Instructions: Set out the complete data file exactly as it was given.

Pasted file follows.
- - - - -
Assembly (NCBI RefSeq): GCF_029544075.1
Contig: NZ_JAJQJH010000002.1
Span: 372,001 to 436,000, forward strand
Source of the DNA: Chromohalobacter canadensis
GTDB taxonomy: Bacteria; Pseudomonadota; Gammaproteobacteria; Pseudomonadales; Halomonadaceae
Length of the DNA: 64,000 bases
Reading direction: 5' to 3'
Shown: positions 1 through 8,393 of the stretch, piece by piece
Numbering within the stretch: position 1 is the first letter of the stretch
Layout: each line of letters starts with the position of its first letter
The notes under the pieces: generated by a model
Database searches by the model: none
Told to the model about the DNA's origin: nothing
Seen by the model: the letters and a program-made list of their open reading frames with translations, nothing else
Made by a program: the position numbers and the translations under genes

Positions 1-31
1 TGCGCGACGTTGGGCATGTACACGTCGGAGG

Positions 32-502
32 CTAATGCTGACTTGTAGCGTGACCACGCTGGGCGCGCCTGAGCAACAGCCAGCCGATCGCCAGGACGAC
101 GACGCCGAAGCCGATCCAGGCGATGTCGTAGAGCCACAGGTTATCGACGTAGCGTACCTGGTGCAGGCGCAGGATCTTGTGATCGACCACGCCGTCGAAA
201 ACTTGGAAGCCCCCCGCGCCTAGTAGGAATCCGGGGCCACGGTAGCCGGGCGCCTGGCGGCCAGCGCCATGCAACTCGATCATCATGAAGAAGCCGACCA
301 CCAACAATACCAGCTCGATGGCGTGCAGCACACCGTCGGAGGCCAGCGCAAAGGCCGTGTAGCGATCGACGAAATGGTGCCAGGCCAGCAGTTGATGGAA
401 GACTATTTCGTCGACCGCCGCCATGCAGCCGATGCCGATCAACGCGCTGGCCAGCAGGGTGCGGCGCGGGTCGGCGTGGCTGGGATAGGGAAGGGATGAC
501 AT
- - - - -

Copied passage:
Assembly (NCBI RefSeq): GCF_029544075.1
Contig: NZ_JAJQJH010000002.1
Span: 372,001 to 436,000, forward strand
Source of the DNA: Chromohalobacter canadensis
GTDB taxonomy: Bacteria; Pseudomonadota; Gammaproteobacteria; Pseudomonadales; Halomonadaceae
Length of the DNA: 64,000 bases
Reading direction: 5' to 3'
Shown: positions 1 through 8,393 of the stretch, piece by piece
Numbering within the stretch: position 1 is the first letter of the stretch
Layout: each line of letters starts with the position of its first letter
The notes under the pieces: generated by a model
Database searches by the model: none
Told to the model about the DNA's origin: nothing
Seen by the model: the letters and a program-made list of their open reading frames with translations, nothing else
Made by a program: the position numbers and the translations under genes

Positions 1-31
1 TGCGCGACGTTGGGCATGTACACGTCGGAGG

Positions 32-502
32 CTAATGCTGACTTGTAGCGTGACCACGCTGGGCGCGCCTGAGCAACAGCCAGCCGATCGCCAGGACGAC
101 GACGCCGAAGCCGATCCAGGCGATGTCGTAGAGCCACAGGTTATCGACGTAGCGTACCTGGTGCAGGCGCAGGATCTTGTGATCGACCACGCCGTCGAAA
201 ACTTGGAAGCCCCCCGCGCCTAGTAGGAATCCGGGGCCACGGTAGCCGGGCGCCTGGCGGCCAGCGCCATGCAACTCGATCATCATGAAGAAGCCGACCA
301 CCAACAATACCAGCTCGATGGCGTGCAGCACACCGTCGGAGGCCAGCGCAAAGGCCGTGTAGCGATCGACGAAATGGTGCCAGGCCAGCAGTTGATGGAA
401 GACTATTTCGTCGACCGCCGCCATGCAGCCGATGCCGATCAACGCGCTGGCCAGCAGGGTGCGGCGCGGGTCGGCGTGGCTGGGATAGGGAAGGGATGAC
501 AT